Rolling Stone Online - Rob O'Connor
GBV are self-produced once again and simultaneously looser and sharper as a result.

GBV are self-produced once again and simultaneously looser and sharper as a result.
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Product Details

  • Release Date: 6/18/2002
  • Label: Matador Records
  • UPC: 744861054726
  • Catalog Number: 10547
  • Sales rank: 160,002

Album Credits

Performance Credits
Guided by Voices Primary Artist
Chris George Cello
Chris Slusarenko Piano
Scott Bennett Cello
Helen Yee Violin
Technical Credits
Guided by Voices Producer
Jeff Graham Mastering
Jimmy Romeo Booking
John Shough Engineer
Russell Warby Booking
Scott Bennett Engineer
Todd Tobias Producer, Atmosphere
Read More Show Less

Customer Reviews

Average Rating 5
( 3 )
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Sort by: Showing all of 3 Customer Reviews
  • Anonymous

    Posted October 1, 2010

    another great effort

    The hype was that this would be a return to form for our heroes from Dayton. Back on Matador Records, they had total control over the project and, like Mr. Pollard's solo work, the lack of continuity is part of the charm. From the opening track, the 37 second long "Wire Greyhound", to the end of this set one is struck by just how good a band this version of GbV truly is. Almost makes you forget about Tobin Sprout.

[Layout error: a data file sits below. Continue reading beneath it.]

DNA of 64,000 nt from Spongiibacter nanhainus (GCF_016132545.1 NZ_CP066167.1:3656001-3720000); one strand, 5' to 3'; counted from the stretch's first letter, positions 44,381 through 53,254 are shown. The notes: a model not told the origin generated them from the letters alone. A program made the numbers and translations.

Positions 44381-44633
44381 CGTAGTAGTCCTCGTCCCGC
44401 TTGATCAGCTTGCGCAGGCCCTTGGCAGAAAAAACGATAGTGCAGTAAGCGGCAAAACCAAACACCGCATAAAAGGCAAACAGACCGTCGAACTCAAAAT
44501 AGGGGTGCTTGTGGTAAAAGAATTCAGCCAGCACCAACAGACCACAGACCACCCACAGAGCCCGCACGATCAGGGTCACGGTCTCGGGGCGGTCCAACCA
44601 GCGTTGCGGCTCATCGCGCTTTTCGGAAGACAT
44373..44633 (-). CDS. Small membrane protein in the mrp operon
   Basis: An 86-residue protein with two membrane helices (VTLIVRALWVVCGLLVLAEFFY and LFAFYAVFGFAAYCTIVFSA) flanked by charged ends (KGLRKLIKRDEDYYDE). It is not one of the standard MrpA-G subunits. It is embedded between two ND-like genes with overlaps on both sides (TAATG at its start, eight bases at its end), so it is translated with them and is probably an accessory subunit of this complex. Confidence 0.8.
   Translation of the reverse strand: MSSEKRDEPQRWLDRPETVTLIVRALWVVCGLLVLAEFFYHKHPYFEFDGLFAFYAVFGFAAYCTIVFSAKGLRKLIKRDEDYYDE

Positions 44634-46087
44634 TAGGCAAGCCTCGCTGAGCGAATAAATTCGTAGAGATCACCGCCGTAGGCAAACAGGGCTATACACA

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  • Anonymous

    Posted October 1, 2010

    Best of Old and new GBV

    I snagged an advance copy off ebay and I am very pleased with the new disc. Not as slick as the last two ''Produced'' CD's by the full band, it still is miles above any of Pollard's side projects and any other rock band on the planet. Order it

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  • Anonymous

    Posted October 1, 2010

    GbV is back in full swing

    I can't listening to the new GbV album, UTAC, and it is great to hear they got away from the slick over production of the last two albums. The best song off last two ablums should have been combined to make one good album. UTAC is GbV back doing what they do best, rocking and playing hooks that make most other band cry. Song like ''Back To The Lake, Cheyenne, and Everywhere With Helicopter are sure to be concert staples. I love the return to the more lo-fi sound. Any old fan will be impressed, and it is a great place for a new fan to start there GbV collection.

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Sort by: Showing all of 3 Customer Reviews